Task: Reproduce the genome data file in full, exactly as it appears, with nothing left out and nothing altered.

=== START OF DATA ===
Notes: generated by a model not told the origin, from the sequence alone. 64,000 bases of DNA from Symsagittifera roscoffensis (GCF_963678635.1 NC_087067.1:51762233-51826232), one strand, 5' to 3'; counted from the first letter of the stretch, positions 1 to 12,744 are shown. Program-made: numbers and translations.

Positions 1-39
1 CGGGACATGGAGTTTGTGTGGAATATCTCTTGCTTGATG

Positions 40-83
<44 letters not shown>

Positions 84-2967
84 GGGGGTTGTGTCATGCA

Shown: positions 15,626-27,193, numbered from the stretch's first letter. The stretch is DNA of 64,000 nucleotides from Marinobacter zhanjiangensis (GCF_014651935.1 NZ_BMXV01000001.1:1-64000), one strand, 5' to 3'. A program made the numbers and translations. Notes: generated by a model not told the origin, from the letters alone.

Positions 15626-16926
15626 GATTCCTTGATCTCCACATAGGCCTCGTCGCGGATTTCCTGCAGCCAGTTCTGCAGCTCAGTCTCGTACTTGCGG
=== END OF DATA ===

Notes: generated by a model not told the origin, from the sequence alone. 64,000 bases of DNA from Symsagittifera roscoffensis (GCF_963678635.1 NC_087067.1:51762233-51826232), one strand, 5' to 3'; counted from the first letter of the stretch, positions 1 to 12,744 are shown. Program-made: numbers and translations.

Positions 1-39
1 CGGGACATGGAGTTTGTGTGGAATATCTCTTGCTTGATG

Positions 40-83
<44 letters not shown>

Positions 84-2967
84 GGGGGTTGTGTCATGCA

Shown: positions 15,626-27,193, numbered from the stretch's first letter. The stretch is DNA of 64,000 nucleotides from Marinobacter zhanjiangensis (GCF_014651935.1 NZ_BMXV01000001.1:1-64000), one strand, 5' to 3'. A program made the numbers and translations. Notes: generated by a model not told the origin, from the letters alone.

Positions 15626-16926
15626 GATTCCTTGATCTCCACATAGGCCTCGTCGCGGATTTCCTGCAGCCAGTTCTGCAGCTCAGTCTCGTACTTGCGG